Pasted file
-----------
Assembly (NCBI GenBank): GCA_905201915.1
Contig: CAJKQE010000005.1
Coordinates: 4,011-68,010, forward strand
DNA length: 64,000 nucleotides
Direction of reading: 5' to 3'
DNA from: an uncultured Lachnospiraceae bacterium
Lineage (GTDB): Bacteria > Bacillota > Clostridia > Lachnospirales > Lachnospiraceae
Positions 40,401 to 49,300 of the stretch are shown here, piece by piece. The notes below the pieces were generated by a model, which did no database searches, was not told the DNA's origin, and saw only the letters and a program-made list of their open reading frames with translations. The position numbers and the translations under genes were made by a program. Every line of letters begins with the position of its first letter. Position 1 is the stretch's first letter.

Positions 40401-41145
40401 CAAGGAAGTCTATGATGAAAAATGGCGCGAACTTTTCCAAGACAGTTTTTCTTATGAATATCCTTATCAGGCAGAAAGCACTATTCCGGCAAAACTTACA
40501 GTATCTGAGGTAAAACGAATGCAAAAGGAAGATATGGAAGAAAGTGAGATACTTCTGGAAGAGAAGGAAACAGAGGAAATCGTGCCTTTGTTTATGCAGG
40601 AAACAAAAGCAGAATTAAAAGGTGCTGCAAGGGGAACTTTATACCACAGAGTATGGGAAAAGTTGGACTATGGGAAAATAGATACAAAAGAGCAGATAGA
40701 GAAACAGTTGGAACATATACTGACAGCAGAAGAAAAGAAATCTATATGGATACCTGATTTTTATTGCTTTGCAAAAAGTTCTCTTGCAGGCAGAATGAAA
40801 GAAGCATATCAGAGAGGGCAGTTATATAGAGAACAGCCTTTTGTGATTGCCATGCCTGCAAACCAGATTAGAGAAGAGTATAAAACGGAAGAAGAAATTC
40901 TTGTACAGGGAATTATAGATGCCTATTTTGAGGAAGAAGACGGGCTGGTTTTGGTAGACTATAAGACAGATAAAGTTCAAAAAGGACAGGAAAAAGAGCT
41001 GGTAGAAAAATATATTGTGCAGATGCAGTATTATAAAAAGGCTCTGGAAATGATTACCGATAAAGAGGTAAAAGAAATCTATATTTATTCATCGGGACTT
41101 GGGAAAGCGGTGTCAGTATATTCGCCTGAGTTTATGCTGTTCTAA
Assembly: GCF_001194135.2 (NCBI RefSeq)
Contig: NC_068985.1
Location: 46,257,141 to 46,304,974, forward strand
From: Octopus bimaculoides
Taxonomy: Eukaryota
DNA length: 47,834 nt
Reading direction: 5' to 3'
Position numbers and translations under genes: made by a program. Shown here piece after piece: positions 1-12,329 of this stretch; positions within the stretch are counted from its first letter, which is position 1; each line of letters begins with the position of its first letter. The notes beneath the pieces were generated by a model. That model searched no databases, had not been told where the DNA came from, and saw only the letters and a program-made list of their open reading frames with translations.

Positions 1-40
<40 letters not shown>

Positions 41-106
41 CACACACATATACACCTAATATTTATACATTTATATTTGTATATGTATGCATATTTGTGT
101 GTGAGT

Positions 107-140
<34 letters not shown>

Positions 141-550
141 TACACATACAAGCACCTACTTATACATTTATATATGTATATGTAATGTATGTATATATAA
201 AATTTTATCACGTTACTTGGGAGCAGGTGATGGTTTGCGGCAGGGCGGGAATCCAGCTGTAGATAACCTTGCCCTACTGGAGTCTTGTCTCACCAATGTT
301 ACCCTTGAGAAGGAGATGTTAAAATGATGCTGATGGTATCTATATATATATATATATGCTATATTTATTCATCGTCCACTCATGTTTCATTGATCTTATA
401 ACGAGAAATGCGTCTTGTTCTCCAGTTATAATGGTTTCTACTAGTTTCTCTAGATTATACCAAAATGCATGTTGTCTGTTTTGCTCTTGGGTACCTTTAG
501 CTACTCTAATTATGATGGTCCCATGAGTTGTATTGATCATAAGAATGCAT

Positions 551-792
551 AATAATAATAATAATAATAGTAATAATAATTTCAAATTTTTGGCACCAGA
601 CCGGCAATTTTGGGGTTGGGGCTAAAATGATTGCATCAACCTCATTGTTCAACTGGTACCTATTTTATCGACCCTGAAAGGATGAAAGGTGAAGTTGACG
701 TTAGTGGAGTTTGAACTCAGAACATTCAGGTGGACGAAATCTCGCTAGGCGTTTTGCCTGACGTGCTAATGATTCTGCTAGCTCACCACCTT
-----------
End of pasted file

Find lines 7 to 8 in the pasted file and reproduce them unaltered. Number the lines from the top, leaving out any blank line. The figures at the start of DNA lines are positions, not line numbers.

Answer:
Lineage (GTDB): Bacteria > Bacillota > Clostridia > Lachnospirales > Lachnospiraceae
Positions 40,401 to 49,300 of the stretch are shown here, piece by piece. The notes below the pieces were generated by a model, which did no database searches, was not told the DNA's origin, and saw only the letters and a program-made list of their open reading frames with translations. The position numbers and the translations under genes were made by a program. Every line of letters begins with the position of its first letter. Position 1 is the stretch's first letter.